More Controversy and Polarization in Judiciary

We noted yesterday that the leaders of the lawyer’s movement are opposing the strike proposed by Qazi Mohammad Anwar. Today’s editorial in Dawn takes the would-be strikers to task for intellectual dishonesty and playing politics with the judiciary.

It is nothing short of peculiar: a section of the lawyers’ community has called for a countrywide boycott of the courts on Jan 28 to protest the ‘anti-judiciary’ moves of a ‘civilian dictator’. The crux of these lawyers’ complaint against the government/President Zardari is: one, that the NRO judgment has not been ‘implemented’; and two, that the government is ‘interfering’ in judicial appointments by disagreeing with Chief Justice Iftikhar Chaudhry’s recommendations. But on neither count is there a consensus even within the legal community.

There has been no ‘violation’ of the NRO judgment as yet, according to some very eminent jurists; indeed, from the prime minister downwards, government officials have all pledged to implement the NRO judgment. Some may have reservations about the government’s ‘true intentions’ but the law doesn’t deal with hypotheticals — if/when the government is in violation of the NRO, then can it be accused of ‘undermining the rule of law’.

Second, as yet the disagreements between the judiciary and the presidency over judicial appointments have not risen to the level of illegalities. As it stands, Chief Justice Iftikhar Chaudhry has made some recommendations, the president has declined to make the appointments and given his reason for doing so and that’s it. No side has violated the constitution and if anything, the executive is on the right side of the law as interpreted historically by the judiciary itself.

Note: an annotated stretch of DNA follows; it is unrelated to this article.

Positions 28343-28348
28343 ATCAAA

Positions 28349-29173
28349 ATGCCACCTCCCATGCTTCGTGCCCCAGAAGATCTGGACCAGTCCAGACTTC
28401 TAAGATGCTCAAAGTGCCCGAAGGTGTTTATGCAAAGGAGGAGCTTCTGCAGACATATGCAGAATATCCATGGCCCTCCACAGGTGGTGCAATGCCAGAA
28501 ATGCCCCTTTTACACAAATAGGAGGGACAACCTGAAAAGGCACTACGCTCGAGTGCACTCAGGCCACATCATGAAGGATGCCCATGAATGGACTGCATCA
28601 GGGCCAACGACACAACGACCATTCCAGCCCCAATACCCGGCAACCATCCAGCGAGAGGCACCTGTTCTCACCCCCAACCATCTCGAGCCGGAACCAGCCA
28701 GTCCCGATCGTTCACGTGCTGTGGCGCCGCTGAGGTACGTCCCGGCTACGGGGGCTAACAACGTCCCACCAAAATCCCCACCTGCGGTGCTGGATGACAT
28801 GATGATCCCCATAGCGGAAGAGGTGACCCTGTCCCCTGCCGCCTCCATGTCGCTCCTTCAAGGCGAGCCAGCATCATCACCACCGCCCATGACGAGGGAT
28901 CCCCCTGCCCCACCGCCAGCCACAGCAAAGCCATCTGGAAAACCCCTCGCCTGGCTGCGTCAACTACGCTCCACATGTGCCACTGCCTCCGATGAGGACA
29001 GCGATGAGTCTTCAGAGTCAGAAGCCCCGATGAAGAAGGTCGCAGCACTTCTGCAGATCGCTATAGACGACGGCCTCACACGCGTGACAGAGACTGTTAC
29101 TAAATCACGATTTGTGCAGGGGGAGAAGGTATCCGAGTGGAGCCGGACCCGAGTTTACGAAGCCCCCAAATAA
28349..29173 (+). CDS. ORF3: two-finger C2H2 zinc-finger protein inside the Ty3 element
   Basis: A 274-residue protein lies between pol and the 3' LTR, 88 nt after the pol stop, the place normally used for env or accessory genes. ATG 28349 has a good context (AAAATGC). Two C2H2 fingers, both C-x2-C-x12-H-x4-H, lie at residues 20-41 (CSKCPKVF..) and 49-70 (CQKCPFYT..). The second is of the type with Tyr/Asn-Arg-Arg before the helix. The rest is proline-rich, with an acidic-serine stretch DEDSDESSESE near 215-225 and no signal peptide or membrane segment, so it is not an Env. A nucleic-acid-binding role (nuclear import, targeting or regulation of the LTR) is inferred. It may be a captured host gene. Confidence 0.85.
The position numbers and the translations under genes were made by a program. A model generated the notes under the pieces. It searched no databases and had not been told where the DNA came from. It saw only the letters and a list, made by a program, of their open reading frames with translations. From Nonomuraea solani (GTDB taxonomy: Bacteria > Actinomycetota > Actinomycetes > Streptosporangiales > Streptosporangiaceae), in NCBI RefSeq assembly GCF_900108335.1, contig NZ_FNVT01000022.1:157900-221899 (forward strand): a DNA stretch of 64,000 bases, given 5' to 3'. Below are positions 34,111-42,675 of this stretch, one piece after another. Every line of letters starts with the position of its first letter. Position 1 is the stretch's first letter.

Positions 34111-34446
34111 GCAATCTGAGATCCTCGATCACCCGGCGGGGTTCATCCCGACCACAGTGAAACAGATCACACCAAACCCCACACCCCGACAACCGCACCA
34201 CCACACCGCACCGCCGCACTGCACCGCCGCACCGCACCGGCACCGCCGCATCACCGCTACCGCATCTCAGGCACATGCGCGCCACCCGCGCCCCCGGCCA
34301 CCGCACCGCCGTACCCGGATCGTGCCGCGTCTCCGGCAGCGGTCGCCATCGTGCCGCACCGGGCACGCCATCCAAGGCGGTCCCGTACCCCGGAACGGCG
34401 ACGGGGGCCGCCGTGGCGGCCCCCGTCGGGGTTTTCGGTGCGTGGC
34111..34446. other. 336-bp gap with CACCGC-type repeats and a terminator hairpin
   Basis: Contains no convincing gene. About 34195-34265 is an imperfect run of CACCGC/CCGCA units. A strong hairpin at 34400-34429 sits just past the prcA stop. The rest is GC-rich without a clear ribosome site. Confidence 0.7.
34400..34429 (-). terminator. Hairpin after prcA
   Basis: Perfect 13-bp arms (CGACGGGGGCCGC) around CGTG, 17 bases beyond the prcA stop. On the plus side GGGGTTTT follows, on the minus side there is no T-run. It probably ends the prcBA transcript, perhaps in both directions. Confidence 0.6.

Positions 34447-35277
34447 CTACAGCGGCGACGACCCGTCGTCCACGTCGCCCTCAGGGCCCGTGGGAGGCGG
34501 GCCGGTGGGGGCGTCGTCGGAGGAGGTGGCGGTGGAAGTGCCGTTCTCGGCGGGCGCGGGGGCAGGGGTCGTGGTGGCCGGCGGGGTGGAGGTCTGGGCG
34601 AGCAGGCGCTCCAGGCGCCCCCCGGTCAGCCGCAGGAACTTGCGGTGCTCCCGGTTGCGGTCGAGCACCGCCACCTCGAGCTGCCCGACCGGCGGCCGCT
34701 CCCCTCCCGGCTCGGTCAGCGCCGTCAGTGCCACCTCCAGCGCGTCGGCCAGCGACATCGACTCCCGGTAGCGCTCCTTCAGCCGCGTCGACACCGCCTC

Given these facts, a court boycott cannot be justified, and raises the suspicion that politics may be involved. The lawyers’ movement was born of a desire to save the polity and the constitution from the depredations of a military dictator. To now invoke that spirit in a fight against a constitutionally elected president who is part of a system of electorally legitimate assemblies is bad enough. To do so on grounds that are weak and based on suspicions about what the presidency or the government may or may not do in the future is to destroy the very spirit of that movement.

While we did not always agree with the tactics of the lawyers’ movement in the fight to restore the judiciary, we admired the spirit. But the legacy of the lawyers’ movement is being threatened by those who appear to want to go beyond strengthening the judiciary and become arbiters of the country’s political future. We are, therefore, gratified that other sections of the lawyers’ community are already pushing back. For sure, to achieve true judicial independence, the executive will have to be battled again — but not in the way and on the grounds some are arguing for at the moment.

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